KC Royals: 1985 vs 2015, Who Is The Real Champion?

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Oct 12, 2015; Houston, TX, USA;Kansas City Royals center fielder Lorenzo Cain #6 gets his injured hand looked at by the trainer on the bench while playing against the Houston Astros in game four of the ALDS at Minute Maid Park. Mandatory Credit: Thomas B. Shea-USA TODAY Sports

The bench also plays a big role for a team during playoffs. On both teams, the bench was essential for running the bases and clutch hitting. The 1985 KC Royals bench had one big moment during game 6 of the World Series, where Dane Lorg produced a two-run single in the ninth inning. A very famous clutch hit.

The 2015 KC Royals bench is known for their speed, led by Jarrod Dyson, but Paulo Orlando and Terrance Gore can be forgotten. Dyson is a lucky guy to have on the bench.  He is fast and talented enough to start everyday. Along with the solid bat of Johnny Gomes, the 2015 bench gets the point here.

Final score, 7-5. On paper the reigning baseball champs are the better team, but baseball is not played on paper. The stats do not show the heart both teams had.  In 1985, at the all-star break, the KC Royals were seven games out of first place before catching fire in the second half of the season. The 1985 Kansas City Royals became the first team to win two series after falling behind three games to one in the same post-season.

In this past season, it seemed like if the Kansas City Royals were within three runs, they always came back. That’s not an illusion. The 2015 KC Royals were the greatest late-inning team in playoff history. The Kansas City Royals pulled off more playoff comebacks (8), and multi-run comebacks (7) than any playoff team. They also scored more runs after the sixth inning than any team in playoff history (51) by a wide margin (Angels 36 runs).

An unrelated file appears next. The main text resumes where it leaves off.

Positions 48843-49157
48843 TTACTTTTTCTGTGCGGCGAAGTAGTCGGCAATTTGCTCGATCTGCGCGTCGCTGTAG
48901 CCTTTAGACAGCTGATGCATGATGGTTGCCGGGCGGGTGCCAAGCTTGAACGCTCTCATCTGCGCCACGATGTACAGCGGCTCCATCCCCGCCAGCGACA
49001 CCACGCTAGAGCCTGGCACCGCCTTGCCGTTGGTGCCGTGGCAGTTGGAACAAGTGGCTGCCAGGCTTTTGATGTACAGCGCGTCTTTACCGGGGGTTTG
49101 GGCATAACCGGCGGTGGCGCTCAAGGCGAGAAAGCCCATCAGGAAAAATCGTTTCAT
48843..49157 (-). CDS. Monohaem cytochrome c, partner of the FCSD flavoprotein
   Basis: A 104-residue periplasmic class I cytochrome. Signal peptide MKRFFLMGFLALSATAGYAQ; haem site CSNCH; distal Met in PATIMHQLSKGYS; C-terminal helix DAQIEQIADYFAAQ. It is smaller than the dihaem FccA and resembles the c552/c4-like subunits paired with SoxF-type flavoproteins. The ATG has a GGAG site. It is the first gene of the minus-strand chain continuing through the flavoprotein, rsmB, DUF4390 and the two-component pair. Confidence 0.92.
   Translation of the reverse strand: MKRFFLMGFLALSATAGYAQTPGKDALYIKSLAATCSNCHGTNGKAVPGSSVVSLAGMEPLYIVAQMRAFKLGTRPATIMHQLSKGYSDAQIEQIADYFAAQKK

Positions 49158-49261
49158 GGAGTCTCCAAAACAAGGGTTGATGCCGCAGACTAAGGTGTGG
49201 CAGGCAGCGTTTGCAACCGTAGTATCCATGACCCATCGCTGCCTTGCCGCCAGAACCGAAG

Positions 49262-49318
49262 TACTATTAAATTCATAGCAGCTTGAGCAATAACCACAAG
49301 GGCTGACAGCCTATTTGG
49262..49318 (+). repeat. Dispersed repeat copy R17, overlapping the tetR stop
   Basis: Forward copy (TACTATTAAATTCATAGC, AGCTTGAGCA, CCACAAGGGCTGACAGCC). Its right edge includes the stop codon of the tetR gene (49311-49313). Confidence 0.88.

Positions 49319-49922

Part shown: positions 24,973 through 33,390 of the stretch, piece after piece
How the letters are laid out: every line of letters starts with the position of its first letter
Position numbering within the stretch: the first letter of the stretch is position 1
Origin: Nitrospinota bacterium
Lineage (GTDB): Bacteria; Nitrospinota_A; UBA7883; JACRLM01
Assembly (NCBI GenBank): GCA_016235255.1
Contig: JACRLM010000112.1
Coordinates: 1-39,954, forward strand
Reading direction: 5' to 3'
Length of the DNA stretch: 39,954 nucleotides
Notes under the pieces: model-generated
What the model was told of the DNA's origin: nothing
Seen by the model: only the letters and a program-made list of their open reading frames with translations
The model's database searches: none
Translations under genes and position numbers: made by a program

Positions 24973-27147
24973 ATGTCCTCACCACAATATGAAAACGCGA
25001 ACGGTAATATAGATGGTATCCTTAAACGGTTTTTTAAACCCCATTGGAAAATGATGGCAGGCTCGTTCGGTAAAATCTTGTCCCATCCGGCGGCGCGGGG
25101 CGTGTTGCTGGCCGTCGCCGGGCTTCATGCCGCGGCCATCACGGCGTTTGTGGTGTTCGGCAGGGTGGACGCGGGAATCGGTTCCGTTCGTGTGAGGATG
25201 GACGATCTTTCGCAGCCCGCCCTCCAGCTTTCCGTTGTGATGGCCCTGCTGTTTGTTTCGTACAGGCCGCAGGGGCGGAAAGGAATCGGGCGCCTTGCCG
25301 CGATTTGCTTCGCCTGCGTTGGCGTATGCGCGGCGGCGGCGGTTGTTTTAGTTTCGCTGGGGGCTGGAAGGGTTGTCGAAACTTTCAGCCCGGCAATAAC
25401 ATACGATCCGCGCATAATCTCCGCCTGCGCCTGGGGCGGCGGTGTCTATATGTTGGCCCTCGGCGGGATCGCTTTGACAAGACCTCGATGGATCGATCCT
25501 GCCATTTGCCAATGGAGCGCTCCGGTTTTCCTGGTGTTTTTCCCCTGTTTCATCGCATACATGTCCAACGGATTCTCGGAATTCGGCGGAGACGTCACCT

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Both teams pulled off late-inning signature wins. The 1985 team rode an all time great performance from George Brett to beat the Blue Jays 6-5 in Game 3 of the ALDS, which prevented them from going down an almost hopeless three games to none. The 1985 club also saw Dane Iorg’s one-out RBI single that drove in two runs in the bottom of the ninth in Game 6 of the World Series to steal a 2-1 victory that staved off elimination. St. Louis Cardinals fans haven’t stopped crying about that game 30 years later.

Meanwhile, the 2015 KC Royals pulled so many miracle comebacks they’re almost too many to list. They overcame a four-run, eighth inning deficit against Houston to stave off elimination in Game 4 of the American League Division Series (ALDS). The Kansas City Royals stung Toronto ace David Price in a Game 3 rally to overcome a three-run deficit. Then they turned three eighth-inning deficits into victories in their World Series win over the Mets, including Eric Hosmer’s famous mad dash for home that tied up decisive Game 5 in the ninth inning.

Despite the unquestioned grit of the 1985 KC Royals, I think the “never-say-die” 2015 version earns the nod when it comes to intangibles.

Following the 1985 championship, the KC Royals fell to third in the division with a sub-.500 record. With the loss of Johnny Cueto, Ben Zobrist, and (perhaps) Alex Gordon, this off season is critical if Dayton Moore wants to avoid a similar fate and see his third World Series victory.